28 August 2022, Photo Satdeep Gill, CCA-SA 4.0 International license.

A paltry cultural outreach by the Cambodian government cannot compensate for the loss of access by U.S. citizens to the art of Cambodia through U.S. museums. Moreover, the 2020 U.S. census identified 339,000 persons of Cambodian background living in the United States. Continuing and even expanding restrictions will particularly harm U.S. museums in their educational role as the primary institutions responsible for introducing Cambodian-Americans and their children to art that is both their own and America’s heritage.

Furthermore, the information now accessible through Wikileaks has shown that cultural engagements within the Department of State specific to Cambodia have been profoundly impacted by diplomatic, economic and domestic Cambodian political agendas that have nothing to do with the goals of the Cultural Property Implementation Act.

Artifacts at the National Museum of Cambodia
28 August 2022, Photo Satdeep Gill, CCA-SA 4.o International license.

By initially placing the administration of the CPAC under supervision of United States Information Agency and not the Department of State, Congress hoped to avoid the politicization of cultural property agreements and their use for purposes other than to stem the loss of precious archaeological resources – in countries where all four legal determinations are met. Any import restrictions should be applied prospectively and not as embargoes, as the law requires. Cambodia should also be required to issue export permits for ancient and ethnographic items whose local circulation – and sale to Thailand’s even more active tourist markets – has been winked at throughout the 24 year long duration of the MOU by officials and military who profit by this commerce.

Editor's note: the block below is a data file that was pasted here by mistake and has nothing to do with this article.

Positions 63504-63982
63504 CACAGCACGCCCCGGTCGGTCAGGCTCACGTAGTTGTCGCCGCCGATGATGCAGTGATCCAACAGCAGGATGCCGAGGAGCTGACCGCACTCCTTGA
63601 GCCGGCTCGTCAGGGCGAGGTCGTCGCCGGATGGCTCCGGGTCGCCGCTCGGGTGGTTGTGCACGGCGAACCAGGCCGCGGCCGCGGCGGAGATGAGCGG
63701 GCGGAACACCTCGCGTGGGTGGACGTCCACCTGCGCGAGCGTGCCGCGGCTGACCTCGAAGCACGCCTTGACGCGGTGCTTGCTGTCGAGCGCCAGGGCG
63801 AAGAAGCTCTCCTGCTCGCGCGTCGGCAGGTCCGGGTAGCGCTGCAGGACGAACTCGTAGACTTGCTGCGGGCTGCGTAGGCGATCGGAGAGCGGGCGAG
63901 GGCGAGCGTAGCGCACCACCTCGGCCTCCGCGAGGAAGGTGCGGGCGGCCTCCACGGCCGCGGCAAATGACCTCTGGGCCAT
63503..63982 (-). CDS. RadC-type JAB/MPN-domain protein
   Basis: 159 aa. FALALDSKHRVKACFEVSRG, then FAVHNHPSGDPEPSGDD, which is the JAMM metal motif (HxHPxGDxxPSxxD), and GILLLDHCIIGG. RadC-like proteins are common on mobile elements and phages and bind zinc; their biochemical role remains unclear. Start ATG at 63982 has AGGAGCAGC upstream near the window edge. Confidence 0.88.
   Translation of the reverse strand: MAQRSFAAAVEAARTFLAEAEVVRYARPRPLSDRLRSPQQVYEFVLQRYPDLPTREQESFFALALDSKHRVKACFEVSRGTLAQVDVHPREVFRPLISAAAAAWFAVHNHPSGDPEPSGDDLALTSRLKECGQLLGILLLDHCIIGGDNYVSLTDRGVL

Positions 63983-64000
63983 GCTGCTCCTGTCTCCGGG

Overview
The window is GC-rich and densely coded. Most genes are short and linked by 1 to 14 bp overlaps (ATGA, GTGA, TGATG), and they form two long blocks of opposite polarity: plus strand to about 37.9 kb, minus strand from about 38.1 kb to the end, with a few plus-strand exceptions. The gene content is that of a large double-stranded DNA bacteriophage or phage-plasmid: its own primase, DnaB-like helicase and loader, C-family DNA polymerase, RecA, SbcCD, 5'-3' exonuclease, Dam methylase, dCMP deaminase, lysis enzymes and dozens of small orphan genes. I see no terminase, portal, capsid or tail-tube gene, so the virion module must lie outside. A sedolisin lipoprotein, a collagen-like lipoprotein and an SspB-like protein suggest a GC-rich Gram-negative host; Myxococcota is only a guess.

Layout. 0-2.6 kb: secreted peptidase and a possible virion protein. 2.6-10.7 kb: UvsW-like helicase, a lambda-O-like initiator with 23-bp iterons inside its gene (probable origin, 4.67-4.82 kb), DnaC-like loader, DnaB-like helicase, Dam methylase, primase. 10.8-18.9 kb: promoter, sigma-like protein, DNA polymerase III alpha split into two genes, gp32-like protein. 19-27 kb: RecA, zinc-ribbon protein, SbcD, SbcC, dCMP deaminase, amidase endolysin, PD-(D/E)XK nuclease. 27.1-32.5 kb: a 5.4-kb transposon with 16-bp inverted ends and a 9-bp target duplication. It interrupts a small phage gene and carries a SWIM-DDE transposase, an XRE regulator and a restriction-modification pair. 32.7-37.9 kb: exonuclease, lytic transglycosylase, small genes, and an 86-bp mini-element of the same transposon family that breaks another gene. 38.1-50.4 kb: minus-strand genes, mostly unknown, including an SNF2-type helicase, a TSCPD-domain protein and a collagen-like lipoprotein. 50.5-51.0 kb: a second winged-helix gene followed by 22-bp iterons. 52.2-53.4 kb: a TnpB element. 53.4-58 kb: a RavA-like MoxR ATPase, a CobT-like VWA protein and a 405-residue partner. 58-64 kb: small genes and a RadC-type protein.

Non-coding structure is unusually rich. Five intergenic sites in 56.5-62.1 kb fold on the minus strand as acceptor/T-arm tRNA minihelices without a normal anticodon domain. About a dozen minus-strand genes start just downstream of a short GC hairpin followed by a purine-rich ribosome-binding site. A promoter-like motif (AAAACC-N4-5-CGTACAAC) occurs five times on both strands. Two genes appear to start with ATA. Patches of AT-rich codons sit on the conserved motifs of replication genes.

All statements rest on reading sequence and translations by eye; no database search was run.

It is hoped that CPAC will exercise its due diligence to conform any extension of Cambodian restrictions to the limitations imposed by Congress and U.S. law – not to expand unnecessary and unjustified restrictions even further by including ethnological items and minor and duplicative materials for which there is neither legal nor common-sense justification.


[1] This article is based in part on the written testimony on the Cambodian MOU submitted to the Cultural Property Advisory Committee at the Department of State drafted jointly by Global Heritage Alliance, 5335 Wisconsin Ave., N.W., Suite 440, Washington, D.C. 20015., and the Committee for Cultural Policy, Inc., POB 4881, Santa Fe, NM 87502,, [email protected]

[2] 19 U.S.C. §§ 2601 et seq

[3] Id. § 2601 (2).

[4] Id. § 2602 (a) (1).

[5] Id.

[6] As the Senate Committee Report explains, “The Committee intends these limitations to ensure that the United States will reach an independent judgment regarding the need and scope of import controls. That is, U.S. actions need not be coextensive with the broadest declarations of ownership and historical or scientific value made by other nations… U.S. actions in these complex matters should not be bound by the characterization of other countries, and these other countries should have the benefit of knowing what minimum showing is required to obtain the full range of U.S. cooperation authorized by this bill.” Senate Report 97-564 at 6 (1982).